TRID is finally here

TRID IS FINALLY HERE, and make no mistake, TRID will negatively impact mortgage banking profitability over the next couple of quarters.   Many of the secondary marketing managers I regularly speak to plan to price their 45 day rates with 30 day prices, reducing margins to the cap markets department.  Richard Cordray has publicly stated that the CFPB is not going to be “punitive” but rather “corrective” in future audits of the new disclosures, but saying that, most companies will eat extension fees and disclosure mistakes even if the lender isn’t at fault.  Who wants a flurry of consumer complaints to attract the attention of regulators?  With compliance costs up and profitability down,  the margin for error has never been smaller.

Which brings me to the next point, mortgage fraud and its impact on a mortgage banker’s balance sheet.  CoreLogic should be out with their year over year statistics on fraud for Q2 2014 through Q2 2015 sometime early Q4 2015.   I’ll make a bold prediction– the overall occurrences of detected fraud will be comparable to the previous year with some categories going up and some down. Yep, stepping way out on a limb with that forecast.

CoreLogic will identify about $20 billion of mortgage loans with fraud or about .65 to .7 percent of all files sampled.  These statistics have been pretty consistent over the last couple of years. Thus, even with all the very impressive anti-fraud software and the best underwriting our industry has ever seen, fraudulent loan applications, like cockroaches, can be reduced but never eradicated.  How does your institution protect itself from funding a portion of the next $20 billion?

Recently I spoke to a senior ops manager who ran correspondent operations for one of the top 5 bankers before the crash.  He said, “The sooner we found out about a customer experiencing some kind of financial stress the less money we lost, we saved tens of millions by learning things early.”  Sounds obvious but there weren’t many ways to regularly monitor a TPO in the 2000’s.  I’m not saying this is universally true, but someone who is having financial difficulty is more likely to stretch ethical boundaries when making certain decisions.  I’m also not saying that you should terminate a valued customer because you learn they are involved in civil litigation or bankruptcy for example, but you’d like to know about it before their loan quality starts to slip.  This idea of monitoring a TPO after the initial due diligence is one of the founding principles here at Comergence.  The ongoing surveillance of a TPO’s background might be the difference between purchasing  a number a bad loans or flagging the account for additional QC, and not.  This is especially true in a world of delegated underwriting.

So in an environment where mistakes are less easily washed over with profits, the cost of owning a fraudulent loan has never been more negatively impactful to the bottom line.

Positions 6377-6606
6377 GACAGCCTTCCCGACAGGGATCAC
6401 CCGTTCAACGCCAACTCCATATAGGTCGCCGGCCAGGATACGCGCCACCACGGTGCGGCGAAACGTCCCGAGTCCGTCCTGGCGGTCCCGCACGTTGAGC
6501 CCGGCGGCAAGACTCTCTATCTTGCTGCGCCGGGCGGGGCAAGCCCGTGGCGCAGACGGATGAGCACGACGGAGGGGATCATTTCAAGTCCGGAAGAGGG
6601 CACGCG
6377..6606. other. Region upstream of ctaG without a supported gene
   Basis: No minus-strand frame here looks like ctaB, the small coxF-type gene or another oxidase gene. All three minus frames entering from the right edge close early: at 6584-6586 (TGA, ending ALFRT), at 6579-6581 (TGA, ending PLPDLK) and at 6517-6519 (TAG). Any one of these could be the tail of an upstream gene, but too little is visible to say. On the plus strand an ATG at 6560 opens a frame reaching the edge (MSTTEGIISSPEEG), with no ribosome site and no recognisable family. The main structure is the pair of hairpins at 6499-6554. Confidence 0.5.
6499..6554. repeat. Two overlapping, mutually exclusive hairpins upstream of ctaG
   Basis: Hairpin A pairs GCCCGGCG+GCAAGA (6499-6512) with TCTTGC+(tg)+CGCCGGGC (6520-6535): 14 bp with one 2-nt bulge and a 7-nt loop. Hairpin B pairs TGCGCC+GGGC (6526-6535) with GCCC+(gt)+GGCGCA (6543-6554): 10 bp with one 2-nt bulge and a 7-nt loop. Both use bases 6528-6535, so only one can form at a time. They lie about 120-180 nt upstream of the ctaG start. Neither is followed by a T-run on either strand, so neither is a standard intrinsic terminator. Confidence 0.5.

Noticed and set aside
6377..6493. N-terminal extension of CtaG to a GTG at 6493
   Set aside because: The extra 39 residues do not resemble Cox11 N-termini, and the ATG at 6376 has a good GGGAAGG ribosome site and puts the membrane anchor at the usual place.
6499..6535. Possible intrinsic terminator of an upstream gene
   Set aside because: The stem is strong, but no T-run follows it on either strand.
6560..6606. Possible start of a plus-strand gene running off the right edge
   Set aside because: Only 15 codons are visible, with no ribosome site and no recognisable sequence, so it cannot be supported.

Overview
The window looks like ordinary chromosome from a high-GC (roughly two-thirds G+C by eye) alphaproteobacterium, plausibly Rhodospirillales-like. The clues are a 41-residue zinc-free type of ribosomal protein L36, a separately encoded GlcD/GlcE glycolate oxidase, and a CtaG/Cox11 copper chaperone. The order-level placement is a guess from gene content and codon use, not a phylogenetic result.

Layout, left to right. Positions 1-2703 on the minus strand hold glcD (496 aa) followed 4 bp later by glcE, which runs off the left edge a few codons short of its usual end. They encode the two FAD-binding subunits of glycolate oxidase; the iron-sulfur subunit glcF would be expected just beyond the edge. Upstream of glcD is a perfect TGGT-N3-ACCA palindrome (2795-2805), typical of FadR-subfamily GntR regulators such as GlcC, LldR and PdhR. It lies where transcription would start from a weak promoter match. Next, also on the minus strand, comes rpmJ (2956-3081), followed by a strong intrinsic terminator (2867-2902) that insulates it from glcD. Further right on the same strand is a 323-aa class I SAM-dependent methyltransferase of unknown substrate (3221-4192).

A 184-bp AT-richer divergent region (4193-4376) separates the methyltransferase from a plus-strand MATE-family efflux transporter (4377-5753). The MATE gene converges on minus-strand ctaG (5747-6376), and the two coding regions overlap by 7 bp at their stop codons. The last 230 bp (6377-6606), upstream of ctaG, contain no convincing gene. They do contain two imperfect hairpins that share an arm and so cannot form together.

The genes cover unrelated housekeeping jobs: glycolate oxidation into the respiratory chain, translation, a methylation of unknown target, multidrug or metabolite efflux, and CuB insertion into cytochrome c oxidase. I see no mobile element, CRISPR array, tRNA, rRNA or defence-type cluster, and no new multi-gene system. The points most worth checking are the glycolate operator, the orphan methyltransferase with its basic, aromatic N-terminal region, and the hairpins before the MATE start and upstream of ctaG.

Is not properly vetting your appraisers worth the risk?

Background screening has become a hot topic in the appraisal industry lately.  Various appraisal-related organizations have formed committees to attempt to create a standardized process that meets the compliance needs of lenders but also makes the process easier and more cost-efficient for the individual appraisers. Appraisal-related conferences have sessions dedicated to the subject and more lenders are pushing background screening requirements to their appraisal management partners.

While I get a host of questions, a common one from appraisers is “Why now?”  Some AMCs have been performing background screening on their appraiser panels for a decade, but the sudden influx is mainly tied to heightened requirements for lenders’ oversight of third party vendors.  One of the areas that is a primary focus for the CFPB is a lender’s compliance management procedures.  The CFPB is shining its light on lenders’ relationships with their third parties.

As a result of this increased scrutiny, lenders are more risk averse than in the past.  Billions of dollars in judgments against some of the nations’ largest banks have resulted from lawsuits filed as a result of the increased focus on regulations and oversight.  The message that has been delivered is that this is just the beginning.

SO WHAT’S THE RISK?

Putting all of the regulation aside, let’s use some good ol’ common sense.  Appraisal management companies have grown rapidly since the advent of the HVCC and one of the core reasons lenders utilize their services is due to an AMC’s ability to help the lender comply with appraisal independence requirements.  Most AMCs will tell you that an essential operational piece of their business is choosing the best appraiser for each assignment.  This is a combination of quality ratings, performance ratings and proper vetting to ensure the most qualified panel possible.  Background screening is part of the vetting to ensure the right appraiser is chosen for each assignment to avoid possible liability exposure and buy backs.  As an AMC, you could be putting your business and your lender at risk if you aren’t performing background screening.  There have been cases where the failure to properly vet the background of an appraiser has caused the loss of major business relationships and the eventual erosion of the AMC.